But I did know that outdoor play was good for pre-schoolers though. So when Ezra turned two my husband and I started taking him outside, more often. The funny thing was, by that stage we also had our newborn baby girl in tow. And we soon discovered that being outside was wonderful for her too. Here’s why…
Pretty quickly we noticed that our daughter Phoebe slept better on the days we went outside. There is a reason for this. When researchers at Liverpool John Moores University in the UK monitored the sleep patterns of 56 newborn babies they found those exposed to higher amounts of daytime light—slept better at night. This study was conducted in 2004 but the idea of taking little ones outside is not new. For generations, parents in Scandinavian countries have sent their babies outside to nap, wrapping them up in cosy layers when outdoor temperatures drop below freezing. Why? Well in her book, There’s No Such Thing as Bad Weather, Swedish American Mum Linda Åkeson McGurk explains that Scandi Mums and Dads find that their babies sleep better outside. Apparently, they nap longer and wake up feeling more refreshed—read, less grumpy—which sounds pretty good to me.
Children learn to crawl, sit, stand and walk on their own, by exploring the world around them. And the best place for a baby to explore is outside. On a walk through the bush, in an inward-facing carrier, a baby can strengthen his neck muscles as he lifts his head to look at the light shining through the leaves. On the grass, learning to crawl, a baby is challenged by the natural uneven terrain. A piece of driftwood in the sand is a good place for an older baby to practice pulling herself up to standing. Even if she loses her balance, the sand provides a perfectly soft place to fall. It’s all connected, according to Paediatric Occupational Therapist Angela Hanscom, the natural world is not only a great place for babies to develop their physical skills but it also to aids the development of their senses. Being outside ‘engages all of their senses' she explained in a recent post 'setting them up for healthy sensory integration.’
So do we need to worry when we take our enthusiastic babies outside and they end up gnawing on a strip of bark or sampling a little mud? No, not according to Jack Gilbert PhD, the director of the Microbiome Centre at the University of Chicago. As well as a microbiologist Jack Gilbert is a Dad and the author of the book Dirt is good: The Advantage of Germs for your Child’s Developing Immune System.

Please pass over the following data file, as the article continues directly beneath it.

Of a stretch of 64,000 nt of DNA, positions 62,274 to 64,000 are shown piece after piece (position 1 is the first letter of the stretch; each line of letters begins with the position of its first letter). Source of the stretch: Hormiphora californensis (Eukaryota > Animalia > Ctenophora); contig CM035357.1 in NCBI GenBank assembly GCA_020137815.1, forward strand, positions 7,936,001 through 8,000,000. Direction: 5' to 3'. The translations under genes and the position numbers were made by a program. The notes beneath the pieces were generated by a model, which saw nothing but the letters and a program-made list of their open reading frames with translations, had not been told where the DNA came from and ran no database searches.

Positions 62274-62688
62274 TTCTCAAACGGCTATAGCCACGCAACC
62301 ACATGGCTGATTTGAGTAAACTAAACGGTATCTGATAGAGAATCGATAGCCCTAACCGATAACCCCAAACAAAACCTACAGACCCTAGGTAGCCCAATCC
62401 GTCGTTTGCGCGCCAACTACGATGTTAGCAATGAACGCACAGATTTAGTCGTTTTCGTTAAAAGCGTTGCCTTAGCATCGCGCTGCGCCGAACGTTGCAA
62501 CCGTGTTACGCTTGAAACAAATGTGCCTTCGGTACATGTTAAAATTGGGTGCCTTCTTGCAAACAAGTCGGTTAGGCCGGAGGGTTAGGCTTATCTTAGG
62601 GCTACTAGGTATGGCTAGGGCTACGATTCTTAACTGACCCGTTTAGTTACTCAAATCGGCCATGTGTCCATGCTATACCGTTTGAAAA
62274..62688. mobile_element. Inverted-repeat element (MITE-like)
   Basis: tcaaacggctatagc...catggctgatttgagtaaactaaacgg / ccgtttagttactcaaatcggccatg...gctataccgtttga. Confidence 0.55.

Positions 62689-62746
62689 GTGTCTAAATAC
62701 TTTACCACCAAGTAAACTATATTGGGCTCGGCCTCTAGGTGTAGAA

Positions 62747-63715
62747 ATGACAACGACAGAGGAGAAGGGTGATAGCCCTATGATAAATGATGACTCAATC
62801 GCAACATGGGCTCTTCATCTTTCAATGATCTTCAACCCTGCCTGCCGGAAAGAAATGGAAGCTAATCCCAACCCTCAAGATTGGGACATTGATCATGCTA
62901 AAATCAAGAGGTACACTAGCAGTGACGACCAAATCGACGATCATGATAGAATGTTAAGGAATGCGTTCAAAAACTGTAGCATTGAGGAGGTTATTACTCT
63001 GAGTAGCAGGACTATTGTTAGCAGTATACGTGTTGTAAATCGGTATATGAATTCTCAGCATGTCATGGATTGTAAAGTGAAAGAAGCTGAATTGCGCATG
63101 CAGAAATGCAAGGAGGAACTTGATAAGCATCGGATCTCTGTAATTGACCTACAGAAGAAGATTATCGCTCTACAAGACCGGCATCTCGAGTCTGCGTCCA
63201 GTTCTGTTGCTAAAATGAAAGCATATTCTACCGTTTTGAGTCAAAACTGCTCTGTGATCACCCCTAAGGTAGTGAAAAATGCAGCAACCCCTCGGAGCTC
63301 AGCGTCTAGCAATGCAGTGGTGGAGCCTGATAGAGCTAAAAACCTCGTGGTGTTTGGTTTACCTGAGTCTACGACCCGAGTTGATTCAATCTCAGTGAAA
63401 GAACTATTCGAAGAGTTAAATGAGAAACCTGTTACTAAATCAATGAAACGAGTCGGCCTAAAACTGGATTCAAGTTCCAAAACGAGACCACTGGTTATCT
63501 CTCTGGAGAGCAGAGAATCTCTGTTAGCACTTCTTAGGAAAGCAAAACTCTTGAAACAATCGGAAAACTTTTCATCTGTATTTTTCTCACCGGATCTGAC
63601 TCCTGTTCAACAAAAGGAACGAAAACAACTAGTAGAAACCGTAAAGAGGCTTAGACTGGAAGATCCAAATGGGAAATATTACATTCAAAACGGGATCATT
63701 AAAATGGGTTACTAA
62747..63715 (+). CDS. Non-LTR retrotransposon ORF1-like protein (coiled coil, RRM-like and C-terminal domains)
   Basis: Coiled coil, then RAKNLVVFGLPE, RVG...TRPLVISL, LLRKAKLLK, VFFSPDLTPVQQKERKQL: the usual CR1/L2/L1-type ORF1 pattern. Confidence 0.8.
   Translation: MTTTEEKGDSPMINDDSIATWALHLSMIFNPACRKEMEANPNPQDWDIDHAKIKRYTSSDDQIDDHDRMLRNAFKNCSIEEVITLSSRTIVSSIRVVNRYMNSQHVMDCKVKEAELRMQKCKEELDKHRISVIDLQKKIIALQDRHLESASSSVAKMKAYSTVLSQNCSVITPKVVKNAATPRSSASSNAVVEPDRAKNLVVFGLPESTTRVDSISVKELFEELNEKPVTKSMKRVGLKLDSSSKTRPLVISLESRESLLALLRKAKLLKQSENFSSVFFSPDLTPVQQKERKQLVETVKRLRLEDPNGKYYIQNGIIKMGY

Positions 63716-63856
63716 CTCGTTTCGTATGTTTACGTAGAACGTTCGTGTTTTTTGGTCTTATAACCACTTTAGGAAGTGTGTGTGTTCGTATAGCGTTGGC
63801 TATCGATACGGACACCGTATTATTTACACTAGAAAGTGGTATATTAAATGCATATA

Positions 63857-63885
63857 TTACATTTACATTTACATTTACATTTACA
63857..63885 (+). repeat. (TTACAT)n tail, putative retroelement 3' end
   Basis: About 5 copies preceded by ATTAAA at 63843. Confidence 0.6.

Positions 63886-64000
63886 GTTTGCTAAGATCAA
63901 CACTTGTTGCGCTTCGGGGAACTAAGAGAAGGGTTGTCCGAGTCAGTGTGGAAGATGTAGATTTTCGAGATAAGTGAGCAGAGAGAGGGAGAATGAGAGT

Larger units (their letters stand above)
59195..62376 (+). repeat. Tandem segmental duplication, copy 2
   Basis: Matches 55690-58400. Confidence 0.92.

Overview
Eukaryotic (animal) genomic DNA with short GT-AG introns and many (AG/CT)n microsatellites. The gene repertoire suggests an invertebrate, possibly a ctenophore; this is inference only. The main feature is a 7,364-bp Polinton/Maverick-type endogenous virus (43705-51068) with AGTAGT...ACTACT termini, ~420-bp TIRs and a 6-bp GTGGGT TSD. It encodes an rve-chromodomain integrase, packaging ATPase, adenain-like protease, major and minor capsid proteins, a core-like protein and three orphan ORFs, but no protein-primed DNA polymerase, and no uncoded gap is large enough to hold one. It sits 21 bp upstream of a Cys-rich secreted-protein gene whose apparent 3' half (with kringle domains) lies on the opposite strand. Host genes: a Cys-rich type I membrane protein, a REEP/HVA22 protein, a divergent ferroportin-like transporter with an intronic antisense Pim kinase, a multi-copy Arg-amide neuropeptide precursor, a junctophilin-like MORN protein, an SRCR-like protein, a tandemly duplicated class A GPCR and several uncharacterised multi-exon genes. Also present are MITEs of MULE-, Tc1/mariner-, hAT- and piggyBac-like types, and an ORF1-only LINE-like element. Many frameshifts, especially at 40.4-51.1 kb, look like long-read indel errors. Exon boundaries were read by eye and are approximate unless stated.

According to Gilbert, our children spend too much time indoors, with too many sterilised surfaces and so their immune systems have become ‘hyper-sensitized.’ In an interview with NPR he explained it this way, ‘You have these little soldier cells in your body called neutrophils, and when they spend too long going around looking for something to do, they become grumpy and pro-inflammatory. And so when they finally see something that's foreign, like a piece of pollen, they become explosively inflammatory. They go crazy. That's what triggers asthma and eczema and often times, food allergies.’ His advice? Take your child outside—if they get their hands and feet in the dirt, if they end up with a mouthful of mud or sand—don’t sweat it. ‘Let them eat food off the floor, play in the soil, dirt is good!’ he says.
The Happiest Baby
I have photos of Phoebe as a baby—on a rug under a shady tree, dipping her toes in the waves at the beach and sitting up on our mulched garden beds watching the bees and butterflies in the lavender bushes—in all of them, she is smiling. It seemed to me that as a baby she was happiest, outside. I recently read an extract from Dr Harvey Kemps book, The Happiest Toddler on the Block, in which he wrote that 'modern homes are both boring and overstimulating’ for young children. I thought this was quite profound.
In contrast, spending time outside is the ultimate restorative experience. We all feel calmer when we have had some fresh air and babies are no different. So if you have a little one, consider this my advice to you—take your baby outside.
I wish someone had told me.
The Baby Sleep Study, Liverpool John Moores University
Linda Åkeson McGurk : The site, the book.
Angela Hanscom: The post, the book.
Jack Gilbert PHD: The NPR article, the book.
Dr Harvey Kemp: The book.
Want more of the science behind getting outside with your kids? Have a look HERE.